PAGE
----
20.09.2021

# Projects

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Project: Oxide Looping for Direct Air Capture (Kleinman Center for Energy Policy)

"This project, underway at Pennovation, explores which reactive materials best remove CO2 from the air. In addition to selecting and testing different materials for effective mineral carbonation, the research team is also comparing CO2 uptake based on exterior conditions like air temperature and humidity."

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20.09.2021

# New Publications

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Akimoto, Keigo; et al. (2021): Climate change mitigation measures for global net-zero emissions and the roles of CO2 capture and utilization and direct air capture

Akimoto, Keigo; Sano, Fuminori; Oda, Junichiro; Kanaboshi, Haruo; Nakano, Yuko (2021): Climate change mitigation measures for global net-zero emissions and the roles of CO2 capture and utilization and direct air capture. In Energy and Climate Change, p. 100057. DOI: 10.1016/j.egycc.2021.100057.

"Many existing scenario studies show the need for large amounts of biomass energy with carbon dioxide capture and storage (BECCS) to achieve net-zero emissions, requiring high mitigation costs. This study provides comprehensive and cost-efficient technological portfolios for both energy supply and demand, and reveals the roles of carbon dioxide utilization (CCU) and direct air capture (DAC) for achieving global net-zero emissions by using a technology-rich global energy systems and climate change mitigation model which can assess them comprehensively, while considering several kinds of uncertainties. According to the analyses, DAC will be able to dramatically reduce emission reduction costs and alleviate dependence on BECCS. There are no feasible solutions for temperature increases below 1.5 °C in 2100 with 66% achievability under a temperature overshoot pathway unless DAC is used. Carbon free or nearly carbon free hydrogen plays important roles for net-zero emissions, and CCU helps increase the usability of hydrogen via synthetic fuels, and thus contributes to net-zero emissions. The relationships between DAC and CCU are very complex; the reductions in marginal abatement costs of carbon dioxide (CO2) due to DAC will reduce the roles of CCU around 2050 for many of the pathways to net-zero emissions. Meanwhile, for deeper reductions of CO2 emissions including net negative emissions in 2100, DAC will increase the roles of CCU by providing recovered CO2 from DAC, and also expand the opportunity for the use of recovered CO2 from fossil fuel combustion for synthetic fuels, because the related emissions are offset by larger negative emissions from the combination of DAC and CO2 storage (DACCS)."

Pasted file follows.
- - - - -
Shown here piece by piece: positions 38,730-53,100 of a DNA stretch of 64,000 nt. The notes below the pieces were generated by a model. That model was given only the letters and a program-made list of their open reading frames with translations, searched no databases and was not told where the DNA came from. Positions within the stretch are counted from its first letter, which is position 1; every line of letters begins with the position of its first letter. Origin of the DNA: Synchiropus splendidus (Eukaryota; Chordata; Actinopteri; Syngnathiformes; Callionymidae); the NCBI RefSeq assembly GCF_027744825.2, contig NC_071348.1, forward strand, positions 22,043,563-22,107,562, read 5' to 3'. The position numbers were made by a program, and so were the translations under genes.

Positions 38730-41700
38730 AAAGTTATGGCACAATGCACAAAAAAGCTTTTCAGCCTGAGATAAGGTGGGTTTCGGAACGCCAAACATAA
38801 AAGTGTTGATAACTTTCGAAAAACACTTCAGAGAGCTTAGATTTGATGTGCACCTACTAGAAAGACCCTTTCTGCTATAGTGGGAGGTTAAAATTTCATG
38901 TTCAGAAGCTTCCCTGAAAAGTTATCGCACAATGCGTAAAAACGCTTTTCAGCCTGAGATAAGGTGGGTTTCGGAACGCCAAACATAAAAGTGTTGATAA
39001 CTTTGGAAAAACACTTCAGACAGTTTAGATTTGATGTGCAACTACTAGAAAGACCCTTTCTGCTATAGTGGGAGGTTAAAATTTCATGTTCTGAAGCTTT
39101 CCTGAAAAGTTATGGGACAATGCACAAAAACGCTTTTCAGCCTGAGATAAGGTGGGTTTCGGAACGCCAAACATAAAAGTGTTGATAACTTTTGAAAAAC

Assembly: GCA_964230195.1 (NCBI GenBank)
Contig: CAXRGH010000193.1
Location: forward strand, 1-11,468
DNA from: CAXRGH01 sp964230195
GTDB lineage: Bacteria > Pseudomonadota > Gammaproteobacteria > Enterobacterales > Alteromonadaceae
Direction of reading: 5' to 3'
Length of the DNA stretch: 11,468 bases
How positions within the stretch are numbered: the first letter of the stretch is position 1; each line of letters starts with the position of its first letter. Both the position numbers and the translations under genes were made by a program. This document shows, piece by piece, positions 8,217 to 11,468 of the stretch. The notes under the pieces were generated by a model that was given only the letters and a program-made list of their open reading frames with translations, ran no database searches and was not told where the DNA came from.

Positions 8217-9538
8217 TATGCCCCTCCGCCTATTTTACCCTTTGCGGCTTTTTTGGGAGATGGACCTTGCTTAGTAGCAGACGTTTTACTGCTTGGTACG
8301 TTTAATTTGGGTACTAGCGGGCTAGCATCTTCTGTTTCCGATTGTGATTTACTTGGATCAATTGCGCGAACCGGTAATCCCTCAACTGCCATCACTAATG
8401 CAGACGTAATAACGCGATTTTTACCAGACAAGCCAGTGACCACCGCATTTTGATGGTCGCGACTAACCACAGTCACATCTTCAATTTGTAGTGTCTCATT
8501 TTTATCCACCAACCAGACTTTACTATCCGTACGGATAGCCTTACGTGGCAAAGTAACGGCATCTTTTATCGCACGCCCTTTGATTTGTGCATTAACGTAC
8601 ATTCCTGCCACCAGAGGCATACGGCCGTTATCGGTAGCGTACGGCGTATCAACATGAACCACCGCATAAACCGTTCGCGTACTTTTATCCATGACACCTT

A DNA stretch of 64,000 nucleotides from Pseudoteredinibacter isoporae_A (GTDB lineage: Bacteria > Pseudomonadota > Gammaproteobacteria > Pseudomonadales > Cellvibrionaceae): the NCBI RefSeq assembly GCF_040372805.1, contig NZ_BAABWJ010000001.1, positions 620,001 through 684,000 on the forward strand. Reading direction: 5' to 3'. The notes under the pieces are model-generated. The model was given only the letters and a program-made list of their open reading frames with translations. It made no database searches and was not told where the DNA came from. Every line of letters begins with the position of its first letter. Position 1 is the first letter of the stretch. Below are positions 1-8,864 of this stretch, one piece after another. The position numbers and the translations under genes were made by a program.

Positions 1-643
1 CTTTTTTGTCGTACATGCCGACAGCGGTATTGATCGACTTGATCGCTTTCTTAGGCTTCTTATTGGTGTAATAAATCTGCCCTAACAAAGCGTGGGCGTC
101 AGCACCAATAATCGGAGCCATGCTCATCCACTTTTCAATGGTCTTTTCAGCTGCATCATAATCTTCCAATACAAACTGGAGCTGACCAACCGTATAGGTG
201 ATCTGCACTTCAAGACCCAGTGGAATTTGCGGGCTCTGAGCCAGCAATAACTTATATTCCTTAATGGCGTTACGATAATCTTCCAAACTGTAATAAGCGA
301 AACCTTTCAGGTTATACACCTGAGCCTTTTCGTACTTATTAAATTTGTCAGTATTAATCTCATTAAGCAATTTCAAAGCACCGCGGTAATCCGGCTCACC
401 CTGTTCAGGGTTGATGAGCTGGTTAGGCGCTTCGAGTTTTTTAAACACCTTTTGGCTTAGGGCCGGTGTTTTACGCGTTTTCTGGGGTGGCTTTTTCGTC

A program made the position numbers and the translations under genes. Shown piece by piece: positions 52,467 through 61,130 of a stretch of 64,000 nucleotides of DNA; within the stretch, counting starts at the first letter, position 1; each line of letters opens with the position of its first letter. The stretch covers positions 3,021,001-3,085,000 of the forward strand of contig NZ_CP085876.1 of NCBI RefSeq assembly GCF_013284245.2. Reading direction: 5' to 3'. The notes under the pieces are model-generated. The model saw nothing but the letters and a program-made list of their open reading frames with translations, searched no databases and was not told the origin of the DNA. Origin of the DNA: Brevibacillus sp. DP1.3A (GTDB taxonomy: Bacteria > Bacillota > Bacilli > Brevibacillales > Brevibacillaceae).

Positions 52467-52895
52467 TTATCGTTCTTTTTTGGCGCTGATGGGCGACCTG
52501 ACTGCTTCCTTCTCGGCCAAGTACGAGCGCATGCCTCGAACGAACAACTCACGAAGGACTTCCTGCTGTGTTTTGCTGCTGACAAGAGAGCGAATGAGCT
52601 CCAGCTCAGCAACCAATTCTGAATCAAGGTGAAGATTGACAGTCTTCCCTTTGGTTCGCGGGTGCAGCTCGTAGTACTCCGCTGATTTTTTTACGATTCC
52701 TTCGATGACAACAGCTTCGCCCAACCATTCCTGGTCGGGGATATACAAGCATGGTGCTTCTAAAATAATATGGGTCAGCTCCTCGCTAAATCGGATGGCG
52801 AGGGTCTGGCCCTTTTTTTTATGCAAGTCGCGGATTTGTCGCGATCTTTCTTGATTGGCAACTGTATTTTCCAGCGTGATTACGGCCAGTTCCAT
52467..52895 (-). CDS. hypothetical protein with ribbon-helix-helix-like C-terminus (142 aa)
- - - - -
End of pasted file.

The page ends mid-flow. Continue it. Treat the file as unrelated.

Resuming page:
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17.09.2021

# Media

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The Guardian: World’s biggest machine capturing carbon from air turned on in Iceland

"The world’s largest plant designed to suck carbon dioxide out of the air and turn it into rock has started running in Iceland, the companies behind the project – Switzerland’s Climeworks and Iceland’s Carbfix – said on Wednesday."

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13.09.2021

# Media

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Video: Climeworks: Launch of Orca

"Climeworks launches the world's first direct air capture and storage plant in Hellisheidi, Iceland. This marks a milestone in the fight against climate change."

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13.09.2021

# Media

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Video: Climate Chat Club: The Godfather of Carbon Capture: Klaus Lackner (Interview)

"Dr. Klaus Lackner was one of the first scientists to explore how to remove excess CO2 from the atmosphere. In this wide-ranging masterclass interview, Klaus and host Dan Miller discuss the feasibility, scalability, safety, and cost of large-scale Direct Air Capture (DAC) and sequestration of atmospheric CO2. Klaus Lackner is the director of Center for Negative Carbon Emissions and a professor in the School of Sustainable Engineering and the Built Environment of the Ira A. Fulton Schools of Engineering at Arizona State University."